Andy Norman, Ph.D., directs the Humanism Initiative at Carnegie Mellon University and is the founder of CIRCE, the Cognitive Immunology Research Collaborative. His book, Mental Immunity: Infectious Ideas, Mind-Parasites, and the Search for a Better Way to Think, just published by HarperCollins, lays out the conceptual foundations of cognitive immunology—the emerging science of mental immune health.
Currently an editor at large at Talking Points Memo, John Judis has a long history as a senior writer at the National Journal and former senior editor at The New Republic. As you will hear in this interview from May 28, 2021, his ideas have evolved from his activist days in the 1960s as a founding editor of Socialist Revolution, renamed Socialist Review and then Radical Society. In the 1970s he was a founding editor of the East Bay Voice. In 1976, he became foreign editor of In These Times, the democratic socialist newsweekly. He quit in 2014, along with other editors in protest of the owner’s firing of an editor and plan to turn the magazine into a profit making enterprise.
His books include William F. Buckley: Patron Saint of the Conservatives from 1988, The Paradox of American Democracy: Elites, Special Interests, and the Betrayal of the Public Trust; and The Folly of Empire : What George W. Bush Could Learn from Theodore Roosevelt and Woodrow Wilson.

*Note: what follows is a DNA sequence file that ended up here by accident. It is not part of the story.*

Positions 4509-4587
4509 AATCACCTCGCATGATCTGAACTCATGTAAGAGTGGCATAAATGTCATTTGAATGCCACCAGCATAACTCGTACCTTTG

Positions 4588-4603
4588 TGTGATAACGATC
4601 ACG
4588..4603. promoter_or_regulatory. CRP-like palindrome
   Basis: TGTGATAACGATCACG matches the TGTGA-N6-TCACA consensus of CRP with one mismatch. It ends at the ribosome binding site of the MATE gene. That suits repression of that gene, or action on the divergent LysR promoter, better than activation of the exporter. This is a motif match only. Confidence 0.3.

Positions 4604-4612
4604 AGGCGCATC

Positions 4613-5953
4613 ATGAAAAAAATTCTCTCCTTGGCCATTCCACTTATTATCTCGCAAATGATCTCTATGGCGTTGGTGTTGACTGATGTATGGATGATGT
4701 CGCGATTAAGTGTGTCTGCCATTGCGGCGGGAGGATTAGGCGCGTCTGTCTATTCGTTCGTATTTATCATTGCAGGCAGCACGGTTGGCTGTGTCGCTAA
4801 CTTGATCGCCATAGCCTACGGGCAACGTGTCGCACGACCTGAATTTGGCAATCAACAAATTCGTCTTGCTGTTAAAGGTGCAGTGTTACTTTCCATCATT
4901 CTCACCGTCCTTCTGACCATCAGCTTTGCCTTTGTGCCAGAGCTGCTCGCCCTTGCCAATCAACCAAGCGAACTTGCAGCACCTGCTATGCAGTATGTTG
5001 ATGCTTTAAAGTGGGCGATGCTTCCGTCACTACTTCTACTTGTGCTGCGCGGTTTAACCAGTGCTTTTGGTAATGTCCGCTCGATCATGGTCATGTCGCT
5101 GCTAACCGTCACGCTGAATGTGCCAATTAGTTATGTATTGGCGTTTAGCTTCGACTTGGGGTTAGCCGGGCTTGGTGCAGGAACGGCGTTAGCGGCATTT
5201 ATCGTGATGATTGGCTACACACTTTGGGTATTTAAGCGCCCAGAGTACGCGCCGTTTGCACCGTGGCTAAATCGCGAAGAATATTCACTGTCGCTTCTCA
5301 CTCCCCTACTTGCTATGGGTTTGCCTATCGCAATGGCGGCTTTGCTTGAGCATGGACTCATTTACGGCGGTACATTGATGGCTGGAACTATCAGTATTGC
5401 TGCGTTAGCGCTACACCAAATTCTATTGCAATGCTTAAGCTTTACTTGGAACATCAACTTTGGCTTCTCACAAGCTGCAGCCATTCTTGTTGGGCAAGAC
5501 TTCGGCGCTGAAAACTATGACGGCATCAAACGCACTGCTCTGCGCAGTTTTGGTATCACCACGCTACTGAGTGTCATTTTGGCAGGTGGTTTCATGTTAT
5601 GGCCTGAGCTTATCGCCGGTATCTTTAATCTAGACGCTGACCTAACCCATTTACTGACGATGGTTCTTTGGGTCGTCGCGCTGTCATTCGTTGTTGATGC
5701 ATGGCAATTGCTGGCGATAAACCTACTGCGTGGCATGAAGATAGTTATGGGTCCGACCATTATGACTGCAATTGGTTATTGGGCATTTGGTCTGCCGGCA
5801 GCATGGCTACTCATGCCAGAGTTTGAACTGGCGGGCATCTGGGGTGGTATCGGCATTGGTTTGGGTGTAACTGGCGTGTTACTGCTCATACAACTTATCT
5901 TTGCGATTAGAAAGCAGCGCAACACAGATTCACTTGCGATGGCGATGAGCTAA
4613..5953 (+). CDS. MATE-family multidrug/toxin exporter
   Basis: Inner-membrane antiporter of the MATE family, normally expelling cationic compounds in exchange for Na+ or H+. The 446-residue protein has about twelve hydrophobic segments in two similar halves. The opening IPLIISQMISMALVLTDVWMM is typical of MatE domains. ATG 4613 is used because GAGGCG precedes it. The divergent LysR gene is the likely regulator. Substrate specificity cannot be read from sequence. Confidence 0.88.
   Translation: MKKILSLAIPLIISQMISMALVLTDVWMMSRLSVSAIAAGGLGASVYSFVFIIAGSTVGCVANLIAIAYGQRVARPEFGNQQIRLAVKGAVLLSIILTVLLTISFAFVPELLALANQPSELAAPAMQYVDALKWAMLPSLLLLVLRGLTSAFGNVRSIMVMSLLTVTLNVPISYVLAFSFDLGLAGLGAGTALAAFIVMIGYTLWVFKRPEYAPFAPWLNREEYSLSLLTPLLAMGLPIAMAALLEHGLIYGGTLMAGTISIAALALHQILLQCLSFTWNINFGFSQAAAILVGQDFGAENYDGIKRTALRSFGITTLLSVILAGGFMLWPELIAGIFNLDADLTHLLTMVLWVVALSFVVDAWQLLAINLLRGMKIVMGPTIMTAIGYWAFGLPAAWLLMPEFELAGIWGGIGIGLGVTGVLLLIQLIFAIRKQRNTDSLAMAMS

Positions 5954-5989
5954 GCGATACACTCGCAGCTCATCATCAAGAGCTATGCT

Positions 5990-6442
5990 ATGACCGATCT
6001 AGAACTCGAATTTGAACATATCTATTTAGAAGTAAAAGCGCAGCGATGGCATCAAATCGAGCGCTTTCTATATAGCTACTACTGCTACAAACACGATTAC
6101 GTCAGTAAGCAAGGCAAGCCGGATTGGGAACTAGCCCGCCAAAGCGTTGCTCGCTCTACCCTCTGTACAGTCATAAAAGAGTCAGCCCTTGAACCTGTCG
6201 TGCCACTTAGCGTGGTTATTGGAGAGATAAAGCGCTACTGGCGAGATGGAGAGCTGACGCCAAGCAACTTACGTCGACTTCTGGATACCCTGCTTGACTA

His tenth book, The Politics of Our Time: Populism, Nationalism, Socialism, was just published by Columbia Global Reports. It is a compendium of revised editions of three of his previous books: The Populist Explosion, The Nationalist Revival, and The Socialist Awakening.
Mark Rank is the Herbert S. Handley Professor in the Brown School of Social Work and The Department of Sociology at Washington University. Professor Rank is an expert on poverty studies and the author of notable books, such as One Nation, Underprivileged: Why American Poverty Affects Us All and Chasing the American Dream: Understanding What Shapes Our Fortunes.
His most recent book, published in March of 2021 by Oxford University Press, is POORLY UNDERSTOOD: What America Gets Wrong About Poverty, which he co-wrote with Professors Lawrence M. Eppard and Heather E. Bullock. In it they identify and analyze common myths about poverty, compare poverty levels in the United States with other developed nations and propose ideas of how to reduce it.